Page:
Our combined bird list is impressive, ~350 species seen and anther ~20 heard-only, but the list alone can not come close to showing the incredible biological diversity revealed both daily and nightly to even casual visitors to CT and CL. Even our one hour spent birding in Panama City was special as it included time sorting through thousands of shorebirds, terns, herons, and gulls at Costa del Este along the upper Bay of Panama, an estuary stretching from Panama City eastward for 40 miles. The intertidal mudflats, there provide wintering habitat to an estimated 1.3 million shorebirds including up to 30 percent of the world’s Western Sandpipers.

"The list of highlights is long, longer than any of my previous four visits to the region. "

 

We saw two owl species on daytime roosts, including the beautiful and infrequently encountered Crested Owl, and the spectacular Spectacled Owl, both being species birders are unlikely to stumble upon during an unguided walk in the Panamanian woods. The Crested Owl was perched only about 20 feet up and looked much more colorful than birds seen at night in a spotlight. Later, without walking more than a few feet from our rooms, we all watched and listened to a Tropical Screech-Owl’s staccato serenade just overhead, followed the next night by a close-calling-but-unseen, Mottled Owl.

Even Carlos was surprised that a Fasciated Tiger-Heron walked slowly below us in a stream less than a 100 meters from CL. (We had been hoping for a glimpse of a Sunbittern, but that sighting would come later when two sunburst-winged beauties jumped into flight below us on the Plantation Trail at CT). The tiger-heron was a true rarity here, a mountain stream specialist that had only been recorded once before in our area. The other tiger-heron, Rufescent, would come later at the lowland Ammo Dump Ponds. Much later in the trip, having asked Carlos to checkout a night-heron in my scope, he laughed and said I had a Cocoi Heron in the background and a short drive brought us closer to that one, an unexpected tick. Skulking in the shadows, the enormous-bill of a nocturnal Boat-billed Heron was scoped at Summit Ponds. Rivaling the Fasciated Tiger-Heron as a rarity, a Capped Heron was seen perched near the Boat-bill, while two more lovely Capped Herons were later seen flying overhead. We saw more than our share of rare birds.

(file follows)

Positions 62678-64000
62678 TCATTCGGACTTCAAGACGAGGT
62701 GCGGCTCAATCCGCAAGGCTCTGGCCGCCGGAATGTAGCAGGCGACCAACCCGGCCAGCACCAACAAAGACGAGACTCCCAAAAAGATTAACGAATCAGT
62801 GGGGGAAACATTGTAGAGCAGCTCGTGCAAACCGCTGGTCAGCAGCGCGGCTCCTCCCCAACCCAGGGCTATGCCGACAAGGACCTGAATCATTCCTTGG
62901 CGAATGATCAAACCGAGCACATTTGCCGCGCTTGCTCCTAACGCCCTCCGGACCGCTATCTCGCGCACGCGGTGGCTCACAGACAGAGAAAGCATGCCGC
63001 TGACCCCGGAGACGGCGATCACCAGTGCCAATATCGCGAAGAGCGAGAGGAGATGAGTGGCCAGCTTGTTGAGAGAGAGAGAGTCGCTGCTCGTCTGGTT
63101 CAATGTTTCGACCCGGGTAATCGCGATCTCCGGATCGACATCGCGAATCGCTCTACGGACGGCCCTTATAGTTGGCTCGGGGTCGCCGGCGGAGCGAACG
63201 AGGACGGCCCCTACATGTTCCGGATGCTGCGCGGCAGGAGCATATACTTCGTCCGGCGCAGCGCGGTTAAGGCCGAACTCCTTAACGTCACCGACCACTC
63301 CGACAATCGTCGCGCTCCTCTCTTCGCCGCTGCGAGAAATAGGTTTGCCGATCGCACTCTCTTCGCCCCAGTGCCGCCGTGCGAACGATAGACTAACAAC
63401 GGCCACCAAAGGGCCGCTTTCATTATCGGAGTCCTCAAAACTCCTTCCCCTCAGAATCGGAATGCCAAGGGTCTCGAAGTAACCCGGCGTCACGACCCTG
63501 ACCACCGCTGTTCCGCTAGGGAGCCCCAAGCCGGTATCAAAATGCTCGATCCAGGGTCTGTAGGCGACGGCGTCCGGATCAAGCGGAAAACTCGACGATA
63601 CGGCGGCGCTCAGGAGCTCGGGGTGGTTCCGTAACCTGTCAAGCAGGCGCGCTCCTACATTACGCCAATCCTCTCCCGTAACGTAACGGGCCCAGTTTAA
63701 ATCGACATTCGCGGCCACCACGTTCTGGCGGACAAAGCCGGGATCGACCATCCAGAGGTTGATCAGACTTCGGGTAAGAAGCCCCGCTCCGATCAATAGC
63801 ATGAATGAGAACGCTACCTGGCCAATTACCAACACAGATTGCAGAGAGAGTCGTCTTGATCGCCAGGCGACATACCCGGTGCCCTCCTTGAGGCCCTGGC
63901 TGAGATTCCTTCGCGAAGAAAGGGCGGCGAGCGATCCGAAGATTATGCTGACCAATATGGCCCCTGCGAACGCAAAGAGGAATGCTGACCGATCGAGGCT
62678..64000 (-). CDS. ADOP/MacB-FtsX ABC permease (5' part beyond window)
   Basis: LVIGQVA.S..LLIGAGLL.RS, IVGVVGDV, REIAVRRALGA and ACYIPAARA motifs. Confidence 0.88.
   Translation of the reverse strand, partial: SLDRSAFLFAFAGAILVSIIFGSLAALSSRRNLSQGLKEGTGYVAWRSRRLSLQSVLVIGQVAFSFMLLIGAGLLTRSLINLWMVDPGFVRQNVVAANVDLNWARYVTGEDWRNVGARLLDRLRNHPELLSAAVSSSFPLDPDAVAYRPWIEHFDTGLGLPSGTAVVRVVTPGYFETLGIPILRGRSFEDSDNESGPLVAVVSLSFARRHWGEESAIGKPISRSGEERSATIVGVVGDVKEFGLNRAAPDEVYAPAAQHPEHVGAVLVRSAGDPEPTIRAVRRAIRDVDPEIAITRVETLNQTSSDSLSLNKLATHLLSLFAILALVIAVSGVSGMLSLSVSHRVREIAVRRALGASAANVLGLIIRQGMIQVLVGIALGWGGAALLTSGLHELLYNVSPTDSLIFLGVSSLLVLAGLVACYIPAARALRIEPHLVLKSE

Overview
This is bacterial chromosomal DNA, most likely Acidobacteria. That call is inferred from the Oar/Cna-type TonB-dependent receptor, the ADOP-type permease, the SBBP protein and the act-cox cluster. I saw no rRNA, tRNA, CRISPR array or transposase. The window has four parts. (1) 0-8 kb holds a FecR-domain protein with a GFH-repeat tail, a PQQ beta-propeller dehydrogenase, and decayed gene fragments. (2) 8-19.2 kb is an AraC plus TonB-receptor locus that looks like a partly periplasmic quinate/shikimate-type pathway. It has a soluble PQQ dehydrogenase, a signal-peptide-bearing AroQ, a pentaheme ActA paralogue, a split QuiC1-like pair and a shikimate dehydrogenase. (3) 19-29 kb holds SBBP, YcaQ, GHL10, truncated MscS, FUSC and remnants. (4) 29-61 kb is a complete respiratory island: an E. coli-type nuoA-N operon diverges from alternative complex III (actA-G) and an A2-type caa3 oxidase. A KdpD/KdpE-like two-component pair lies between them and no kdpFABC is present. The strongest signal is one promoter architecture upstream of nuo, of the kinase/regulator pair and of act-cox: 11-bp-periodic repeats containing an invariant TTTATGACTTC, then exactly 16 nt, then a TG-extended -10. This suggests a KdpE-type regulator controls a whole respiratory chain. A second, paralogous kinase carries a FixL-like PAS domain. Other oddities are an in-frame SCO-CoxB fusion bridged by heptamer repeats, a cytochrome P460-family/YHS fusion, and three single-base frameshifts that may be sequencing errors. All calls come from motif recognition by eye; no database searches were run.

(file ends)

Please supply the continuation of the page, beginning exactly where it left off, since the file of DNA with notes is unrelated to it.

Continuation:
The 28 species of hummingbird were nice, the diminutive male Rufous-crested Coquette was an instant favorite, its bumblebee-like foraging behavior allowed it to compete in a favored Verbena patch, possibly viewed by the dominate Rufous-tailed Hummingbirds there as just a large insect, and not as a competing nectar thief. Luck was with us; not one but two White-tipped Sicklebills came to perch on the red floral bracts of a Heliconia and most of us looked down into a dark hole at a ridiculously closely perched individual. Other trap-lining hermits were less easy to see, but most species were eventually ticked, most coming to one or more sugar-water feeders. The Long-billed Starthroat that hovered over the stream, snapping up tiny insects, was a treat and for a color feast, the Violet-crowned Woodnymph was hard to top. At the very edge of its small range, a female Snowcap was viewed only by a few and possibly two fighting males may have been glimpsed by a few more. Listening to the names alone was a thrill, plumeleteer, emerald, coquette, mango, Jacobin, starthroat, and brilliant. Brilliant they were.

Because we visited during late spring, we witnessed a spectacular migration of raptors, an unanticipated spectacle as we watched ~3,000 Swainson’s Hawks approach the Tower before they slowly settled for the night in distant trees. A lucky few, while watching the afternoon skies from on top of the Tower, were rewarded by a high-flying King Vulture. Swifts darted by just overhead and among the common Short-tails, Band-rumps, and Lesser Swallow-tailed Swifts were migrant Chimneys. The White-collared Swifts would be viewed later from a different location. Amongst a flock of migrant Mississippi Kites was a single rufous-winged Plumbeous Kite.